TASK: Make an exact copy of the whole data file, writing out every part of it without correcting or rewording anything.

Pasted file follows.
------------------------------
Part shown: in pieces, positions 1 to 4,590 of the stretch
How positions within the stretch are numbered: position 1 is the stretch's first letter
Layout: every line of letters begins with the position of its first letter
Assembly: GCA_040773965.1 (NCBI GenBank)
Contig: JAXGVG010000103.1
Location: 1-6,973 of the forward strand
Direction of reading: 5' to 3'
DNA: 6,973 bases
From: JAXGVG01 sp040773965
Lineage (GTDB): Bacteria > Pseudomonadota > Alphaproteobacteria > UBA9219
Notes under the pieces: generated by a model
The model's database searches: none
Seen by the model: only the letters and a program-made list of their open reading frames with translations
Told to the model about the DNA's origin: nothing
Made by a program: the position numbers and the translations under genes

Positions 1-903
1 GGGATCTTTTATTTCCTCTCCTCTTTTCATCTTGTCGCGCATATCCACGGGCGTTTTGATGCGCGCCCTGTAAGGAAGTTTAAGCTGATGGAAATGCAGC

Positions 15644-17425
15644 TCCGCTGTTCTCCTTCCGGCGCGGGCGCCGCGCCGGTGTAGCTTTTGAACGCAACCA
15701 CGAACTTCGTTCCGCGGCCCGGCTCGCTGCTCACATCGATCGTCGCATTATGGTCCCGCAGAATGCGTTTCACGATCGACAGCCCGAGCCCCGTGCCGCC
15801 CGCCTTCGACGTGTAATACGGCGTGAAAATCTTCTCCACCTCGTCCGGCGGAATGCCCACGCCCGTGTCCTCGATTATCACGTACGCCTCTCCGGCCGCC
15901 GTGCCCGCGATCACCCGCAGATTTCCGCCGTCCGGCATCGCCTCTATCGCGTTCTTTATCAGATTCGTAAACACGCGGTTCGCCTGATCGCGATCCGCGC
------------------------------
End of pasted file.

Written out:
Part shown: in pieces, positions 1 to 4,590 of the stretch
How positions within the stretch are numbered: position 1 is the stretch's first letter
Layout: every line of letters begins with the position of its first letter
Assembly: GCA_040773965.1 (NCBI GenBank)
Contig: JAXGVG010000103.1
Location: 1-6,973 of the forward strand
Direction of reading: 5' to 3'
DNA: 6,973 bases
From: JAXGVG01 sp040773965
Lineage (GTDB): Bacteria > Pseudomonadota > Alphaproteobacteria > UBA9219
Notes under the pieces: generated by a model
The model's database searches: none
Seen by the model: only the letters and a program-made list of their open reading frames with translations
Told to the model about the DNA's origin: nothing
Made by a program: the position numbers and the translations under genes

Positions 1-903
1 GGGATCTTTTATTTCCTCTCCTCTTTTCATCTTGTCGCGCATATCCACGGGCGTTTTGATGCGCGCCCTGTAAGGAAGTTTAAGCTGATGGAAATGCAGC

Positions 15644-17425
15644 TCCGCTGTTCTCCTTCCGGCGCGGGCGCCGCGCCGGTGTAGCTTTTGAACGCAACCA
15701 CGAACTTCGTTCCGCGGCCCGGCTCGCTGCTCACATCGATCGTCGCATTATGGTCCCGCAGAATGCGTTTCACGATCGACAGCCCGAGCCCCGTGCCGCC
15801 CGCCTTCGACGTGTAATACGGCGTGAAAATCTTCTCCACCTCGTCCGGCGGAATGCCCACGCCCGTGTCCTCGATTATCACGTACGCCTCTCCGGCCGCC
15901 GTGCCCGCGATCACCCGCAGATTTCCGCCGTCCGGCATCGCCTCTATCGCGTTCTTTATCAGATTCGTAAACACGCGGTTCGCCTGATCGCGATCCGCGC